Case study 2: John 13
John is 13 and attends mainstream secondary school.
He has the following difficulties with Speech, Language and Communication:
- Problems understanding long or complicated sentences.
- Difficulties learning new vocabulary, new words need to be specifically taught.
- Difficulties understanding higher-level language such as reasoning, problem solving
- Difficulties putting his thoughts into words.
- Problems knowing when he doesn’t understand
- Difficulties knowing which style of language to use – so he can be too casual with teachers or a bit ‘proper’ with his classmates – so he can have problems keeping friendships
- Behaviour difficulties associated with his SLCN, including frustration and a tendency to become angry when he feels he is struggling
John’s tutor knows their role as the first point of contact with home, and makes sure John’s family are also clear. The school and family use a home-school book in order to maintain communication as much as possible.
In the classroom John is positioned near to the teacher, and the teacher always makes sure that they stop speaking when they are facing away to write on the whiteboard. The teachers in all of John’s lessons understand the things to do that that are helpful to him when they are teaching, and can refer to his ‘communication passport’ if they need reminding (this is a way of recording important information about a pupil, their particular strengths and communication needs and ways of supporting these). Teaching staff make sure that they all use similar approaches for John, and this helps with his understanding of tasks. All staff give John a plan of what will happen in each lesson which he can refer to, and the teachers direct him to it sometimes when he needs reminding about where they are in the lesson. All staff are aware that John might find it difficult to understand some of the language that they might use e.g. idioms. Because of this staff point out when they have made a joke, or check with him and explain any of the language that he does not understand, when needed.
John has a range of resources that are the same for all staff that can be used across the curriculum, for example narrative frameworks (which tell him all the important parts of a story that he needs to include), story boards (for planning what he is going to write or say), John has opportunity to use IT to support his learning when needed, for example a laptop to record his written work. The teaching staff think carefully about how difficult the lesson is for John, and when appropriate keep a distance to allow him to work independently if possible. If the staff feel that he needs more support they have a number of things that are helpful for John that they use to reinforce what they are teaching, for example using visual clues (such as gestures or a quick drawing on the whiteboard), demonstrating what they are teaching or going over the new words at another time. Sometimes staff will teach John the new topic words before the lesson to help him understand.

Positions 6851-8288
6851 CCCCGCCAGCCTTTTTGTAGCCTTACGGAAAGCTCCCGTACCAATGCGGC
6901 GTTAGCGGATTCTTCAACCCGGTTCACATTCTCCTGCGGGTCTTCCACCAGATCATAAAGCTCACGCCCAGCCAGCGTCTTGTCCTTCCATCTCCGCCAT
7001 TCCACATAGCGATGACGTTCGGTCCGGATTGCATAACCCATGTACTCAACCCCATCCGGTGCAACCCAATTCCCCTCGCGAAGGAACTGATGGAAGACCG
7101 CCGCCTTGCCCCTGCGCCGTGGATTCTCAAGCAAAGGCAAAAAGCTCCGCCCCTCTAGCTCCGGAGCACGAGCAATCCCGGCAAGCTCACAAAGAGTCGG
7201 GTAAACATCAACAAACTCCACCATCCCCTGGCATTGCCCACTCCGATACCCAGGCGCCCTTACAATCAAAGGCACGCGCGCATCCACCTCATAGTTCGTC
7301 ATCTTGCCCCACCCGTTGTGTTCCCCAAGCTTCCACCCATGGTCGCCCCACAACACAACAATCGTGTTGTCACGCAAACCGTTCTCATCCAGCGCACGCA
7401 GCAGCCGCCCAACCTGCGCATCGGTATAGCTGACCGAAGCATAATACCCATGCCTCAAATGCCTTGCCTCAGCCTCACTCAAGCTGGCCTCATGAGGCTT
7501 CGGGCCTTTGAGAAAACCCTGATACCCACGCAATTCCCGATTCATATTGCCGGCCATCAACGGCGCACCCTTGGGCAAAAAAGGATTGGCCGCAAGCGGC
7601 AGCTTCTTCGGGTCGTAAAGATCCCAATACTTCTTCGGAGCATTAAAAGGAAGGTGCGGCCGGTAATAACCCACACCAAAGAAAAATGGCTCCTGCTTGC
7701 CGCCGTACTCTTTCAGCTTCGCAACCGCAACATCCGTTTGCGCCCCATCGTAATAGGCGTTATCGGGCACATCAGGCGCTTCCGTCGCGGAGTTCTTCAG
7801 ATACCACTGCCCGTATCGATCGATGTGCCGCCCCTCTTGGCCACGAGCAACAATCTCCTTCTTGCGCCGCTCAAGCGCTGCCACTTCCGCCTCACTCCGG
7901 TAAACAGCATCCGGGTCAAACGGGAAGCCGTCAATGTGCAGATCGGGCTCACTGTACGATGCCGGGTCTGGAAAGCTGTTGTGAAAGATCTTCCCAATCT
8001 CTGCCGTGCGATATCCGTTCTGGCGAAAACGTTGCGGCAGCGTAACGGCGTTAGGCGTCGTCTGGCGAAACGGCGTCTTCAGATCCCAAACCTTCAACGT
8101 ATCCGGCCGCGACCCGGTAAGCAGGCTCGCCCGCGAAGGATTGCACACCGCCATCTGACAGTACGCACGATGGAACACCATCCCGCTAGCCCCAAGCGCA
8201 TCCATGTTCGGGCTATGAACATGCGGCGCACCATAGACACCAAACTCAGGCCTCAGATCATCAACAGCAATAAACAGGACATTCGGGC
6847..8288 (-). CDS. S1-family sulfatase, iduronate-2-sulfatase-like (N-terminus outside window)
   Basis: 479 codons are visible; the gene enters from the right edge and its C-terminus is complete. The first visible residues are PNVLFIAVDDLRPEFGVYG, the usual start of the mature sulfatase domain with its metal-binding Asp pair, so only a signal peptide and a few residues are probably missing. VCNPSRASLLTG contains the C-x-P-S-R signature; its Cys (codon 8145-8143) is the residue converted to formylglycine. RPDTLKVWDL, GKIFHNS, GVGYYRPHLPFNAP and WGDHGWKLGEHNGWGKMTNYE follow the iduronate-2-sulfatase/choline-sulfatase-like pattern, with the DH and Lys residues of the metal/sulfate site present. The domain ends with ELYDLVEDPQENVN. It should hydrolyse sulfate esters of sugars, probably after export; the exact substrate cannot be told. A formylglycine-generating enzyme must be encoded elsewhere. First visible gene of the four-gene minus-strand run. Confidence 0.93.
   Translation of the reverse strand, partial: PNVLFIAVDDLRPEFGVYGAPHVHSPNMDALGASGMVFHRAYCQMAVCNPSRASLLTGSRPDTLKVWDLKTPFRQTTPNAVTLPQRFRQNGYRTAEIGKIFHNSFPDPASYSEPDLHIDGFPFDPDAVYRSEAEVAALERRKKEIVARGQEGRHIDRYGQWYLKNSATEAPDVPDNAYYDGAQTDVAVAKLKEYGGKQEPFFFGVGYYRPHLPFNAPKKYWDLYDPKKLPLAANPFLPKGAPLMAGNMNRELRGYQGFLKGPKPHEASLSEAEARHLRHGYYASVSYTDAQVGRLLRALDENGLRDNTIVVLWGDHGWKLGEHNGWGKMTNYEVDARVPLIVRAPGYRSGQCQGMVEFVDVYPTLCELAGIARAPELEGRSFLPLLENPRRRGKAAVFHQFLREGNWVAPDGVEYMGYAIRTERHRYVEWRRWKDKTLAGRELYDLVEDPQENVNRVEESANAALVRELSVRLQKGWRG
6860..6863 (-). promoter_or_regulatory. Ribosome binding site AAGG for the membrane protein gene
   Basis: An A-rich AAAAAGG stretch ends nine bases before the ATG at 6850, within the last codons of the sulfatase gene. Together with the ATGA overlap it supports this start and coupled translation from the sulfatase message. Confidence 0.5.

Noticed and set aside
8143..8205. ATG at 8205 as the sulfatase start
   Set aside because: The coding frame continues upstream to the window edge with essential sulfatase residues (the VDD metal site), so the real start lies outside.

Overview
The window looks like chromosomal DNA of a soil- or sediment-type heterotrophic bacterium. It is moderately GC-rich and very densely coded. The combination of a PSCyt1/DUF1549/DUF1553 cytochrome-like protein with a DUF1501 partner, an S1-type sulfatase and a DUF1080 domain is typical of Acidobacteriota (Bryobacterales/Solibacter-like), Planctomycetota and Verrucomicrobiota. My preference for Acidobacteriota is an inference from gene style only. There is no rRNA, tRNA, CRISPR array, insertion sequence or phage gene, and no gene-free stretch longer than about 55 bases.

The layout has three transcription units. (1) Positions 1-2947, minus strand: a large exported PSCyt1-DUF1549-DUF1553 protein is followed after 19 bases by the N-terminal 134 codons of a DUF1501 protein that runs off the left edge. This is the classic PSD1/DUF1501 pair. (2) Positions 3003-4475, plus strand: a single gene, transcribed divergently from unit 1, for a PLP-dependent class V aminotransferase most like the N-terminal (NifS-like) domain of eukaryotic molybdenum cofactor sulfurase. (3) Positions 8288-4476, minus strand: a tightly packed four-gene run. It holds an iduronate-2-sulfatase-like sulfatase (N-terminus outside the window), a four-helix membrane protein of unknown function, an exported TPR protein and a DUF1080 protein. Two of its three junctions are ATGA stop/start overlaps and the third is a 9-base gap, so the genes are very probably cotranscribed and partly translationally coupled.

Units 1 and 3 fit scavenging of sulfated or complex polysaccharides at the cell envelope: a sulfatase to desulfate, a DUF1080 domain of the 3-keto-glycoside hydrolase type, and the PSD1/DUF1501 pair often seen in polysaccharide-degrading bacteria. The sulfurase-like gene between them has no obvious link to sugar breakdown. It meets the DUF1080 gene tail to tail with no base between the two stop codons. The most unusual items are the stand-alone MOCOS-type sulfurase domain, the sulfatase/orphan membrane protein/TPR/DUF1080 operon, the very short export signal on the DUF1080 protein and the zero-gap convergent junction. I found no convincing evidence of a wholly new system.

John, along with classmates, is encouraged to ask for additional information if he is unsure of what he needs to do, or he realizes that he does not understand. The teaching staff encourage all pupils to seek help if needed so John feels comfortable when he does need to ask. There are regular ‘question pauses’ in lessons when all pupils can ask for more information, often pupils talk with each other before starting a task or answering a question. Sometimes staff need to check with John that he has understood as he is not always sure, they ask ‘do you know what to do?’ and then follow up with ‘tell me’. What a pupil will be learning in that lesson is always displayed, and this gives John something to refer back to when he needs it. The school have helped John to be more independent by encouraging him to use to-do lists in a filofax, to use the outlook task bar for organizing – and they have given him a few scripted phrases to help him understand – ‘I didn’t get all of that, can you say the last bit again please’, ‘does that word mean…..? Group working allows John to gain support in his learning from his peers, and staff give careful consideration to the groupings used.
To help John understand the school rules they are displayed using pictures and photos as well as in written form. This helps John both in the classroom and during free time at break- and lunch. John attends a computer club during two lunch-times and understands who is able to help him if he has any difficulty at other break-times. The supervising staff are aware of the difficulties that John has, and ways to support him have been shared with all. The school encourages the use of older ‘buddies’ during free time, such as breaktimes. These buddies have the role of helping younger pupils if they are experiencing difficulties. John has ongoing support from staff to help him manage his frustration and behavioural difficulties, for example if he is getting too frustrated, or in danger of losing his temper, John can take time out in the learning support room or the library. He has a red card system for this.